OS/2 eZine - http://www.os2ezine.com
16 August 2001

Southern California OS/2 User Group - http://www.scoug.com

IBM ThinkPad A22e

Recently, while trying to cram more files onto the tiny 800M hard disk of my aging ThinkPad 365XD, I decided it was time to start looking for a new portable computer. Since I wanted to be able to run OS/2 on it, and I had had a very good experience with my ThinkPad 365XD, I settled on selecting a model from the current line of ThinkPads.

IBM's lineup of laptops come in four series, the i-Series, A-Series, T-Series and X-Series. The i-series are cost-sensitive products, the A-Series are larger desktop replacements, the T-Series are powerful but smaller, and the X-Series are top of the line space-savers. According to IBM, only the T-Series are supported for OS/2. Unfortunately, a more-or-less equivalent computer in the T-Series is about $1000 more than the A-Series model. After researching others' successes with the A-Series, I decided to take my chances on the A-Series myself.

There are three A-Series models, the A22e entry level machine, the A22m multimedia model (nicer speakers, faster video, additional inputs and outputs) and the A22p with all the premium goodies. Within each group there are a variety of models with different drives and CPU's.

The A22e's Specs

I was looking for a large hard disk (the A22e has 30G) a good sized TFT screen (14.1") IBM's trademark TrackPoint (I don't like those touchpads) DVD playback (I spend quite a bit of time on planes) and decent battery life (3+ hours.) CPU performance wasn't critical, but the unit with these specs came with a Pentium III 900. I thought that the standard 64M of RAM was pretty light for this class of machine, so I purchased an additional 128M SO-DIMM for a total of 192M. If you want to see the detailed specs for this model, there is a link at the end of the article.

Getting Ready to Install OS/2

This A22e came preinstalled with Windows 2000 on one 29G FAT32 primary partition, and a Windows 98 system recovery boot in a second 1G primary partition. I used Partition Magic 6 to resize the Windows 2000 partition, added a couple of extended partitions for OS/2 and installed OS/2's Boot Manager. I left the recovery partition at the end of the drive, and boot manager was able to start it and the shrunken Windows 2000 installation with no problem. Note that after you install boot manager, you will lose the function key prompt to get to the recover partition when the machine starts.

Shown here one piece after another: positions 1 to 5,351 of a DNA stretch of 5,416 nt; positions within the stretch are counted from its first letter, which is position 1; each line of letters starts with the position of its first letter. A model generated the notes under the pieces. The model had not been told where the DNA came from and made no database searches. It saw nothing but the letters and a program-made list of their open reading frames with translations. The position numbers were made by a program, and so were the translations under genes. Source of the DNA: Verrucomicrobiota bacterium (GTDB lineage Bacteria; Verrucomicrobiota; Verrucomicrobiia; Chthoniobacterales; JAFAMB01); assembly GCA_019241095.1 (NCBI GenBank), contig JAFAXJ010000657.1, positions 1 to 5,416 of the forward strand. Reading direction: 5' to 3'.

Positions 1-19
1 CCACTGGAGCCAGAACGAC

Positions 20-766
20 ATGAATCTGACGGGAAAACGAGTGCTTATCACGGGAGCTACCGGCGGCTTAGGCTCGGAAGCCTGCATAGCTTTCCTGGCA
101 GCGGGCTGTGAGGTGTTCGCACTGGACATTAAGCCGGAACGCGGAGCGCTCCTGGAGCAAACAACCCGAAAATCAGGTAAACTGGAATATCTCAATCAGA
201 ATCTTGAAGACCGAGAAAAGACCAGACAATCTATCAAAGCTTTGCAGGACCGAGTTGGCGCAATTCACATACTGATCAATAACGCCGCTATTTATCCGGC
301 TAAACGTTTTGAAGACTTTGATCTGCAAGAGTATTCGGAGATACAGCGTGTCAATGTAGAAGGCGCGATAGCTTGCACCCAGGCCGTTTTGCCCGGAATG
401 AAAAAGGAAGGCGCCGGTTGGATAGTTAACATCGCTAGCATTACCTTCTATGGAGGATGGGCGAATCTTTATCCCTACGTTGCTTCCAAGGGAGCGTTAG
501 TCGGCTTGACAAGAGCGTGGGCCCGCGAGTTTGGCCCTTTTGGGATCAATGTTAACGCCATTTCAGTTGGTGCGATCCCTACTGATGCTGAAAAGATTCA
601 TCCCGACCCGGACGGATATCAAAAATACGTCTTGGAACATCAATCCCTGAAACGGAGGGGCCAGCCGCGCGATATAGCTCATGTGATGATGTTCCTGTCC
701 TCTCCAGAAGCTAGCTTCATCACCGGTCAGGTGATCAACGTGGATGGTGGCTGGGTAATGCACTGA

Take care to put OS/2 after the preinstalled Windows 2000 on the hard disk, I have heard that Windows 2000 doesn't like if you move its partition after it is installed.

The A22e also came with a license for Lotus Notes and Lotus Smartsuite for Windows, oddly enough, you have to phone to receive the CD's by mail and the software is not preinstalled.

Installing OS/2

If you're thinking about installing Warp 4 on this machine, you might want to think about an upgrade to eCS (http://www.ecomstation.com) or MCP. The A22e doesn't come with a floppy disk so you'll need a bootable installation CD. You can purchase a USB diskette drive as an option but I'm not sure if OS/2 supports installing from a USB diskette.

Once the installation was started, OS/2 picked up the network card and installed TrackPoint and VGA display drivers, so once I was connected to the local lan and the internet, getting the rest of the drivers needed for the installation onto the A22e was no problem.

Driver Support

I first installed the Scitech Display Doctor Special Edition version 7.05 drivers which support the Savage IX video chipset. The Savage is a respectable 3D accelerator capable of playing all the new 3D games, performance in OS/2 is good.

A trip to IBM's Device Driver website netted drivers for the Geyserville SpeedStep support in the PIII, the PC Card slots, and the TrackPoint IV. All these drivers were for the T22, but they work just as well on the A22.

The Crystal CS4624 sound card was a bit trickier. I ended up going to Crystal's (http://www.crystal.com) website, going into the legacy driver page, and downloading the version 3.05 drivers from there. I also tried the 3.06 drivers, but they would hang the computer just as the sound card would initialize after the blue PM screen came up 3 out of four boots. I have since downloaded newer 3.08 drivers, but I haven't tried them yet as I haven't recovered from the frustration I experienced with the 3.06 drivers.

The Crystal 3.05 drivers provide audio in both OS/2 and WinOS/2. One other problem with the sound card drivers is that if you shut down Windows 2000 and then start OS/2 without turning the machine off, OS/2 will give a trap 8 at bootup.

Take great care selecting your PC Card drivers. There are quite a few very similar versions available, I ended up using the version 5 ones from the T22 web page on the OS/2 Device Driver repository which DirDiff told me contained the newest files. The only PC Card I wanted to use was my Xircom CEM28 combo modem/ethernet card. Since the built-in ethernet works fine, I was only interested in getting the modem working. Unfortunately, while the card did work, it worked so slowly as to be unusable, and it wouldn't dial. This looks like some sort of timing issue with the drivers. The Xircom card works fine on my 365XD and when I boot Windows 2000 on the A22e.

The last item on my shopping list was Henk Kelder's FAT32 drivers. I installed these and was then able to access all the files on the Windows 2000 partition.

What Works, What Doesn't

Since OS/2 is not a supported platform for the A22e, there are bound to be a few things that don't quite work right. Here's a summary of what I've found so far.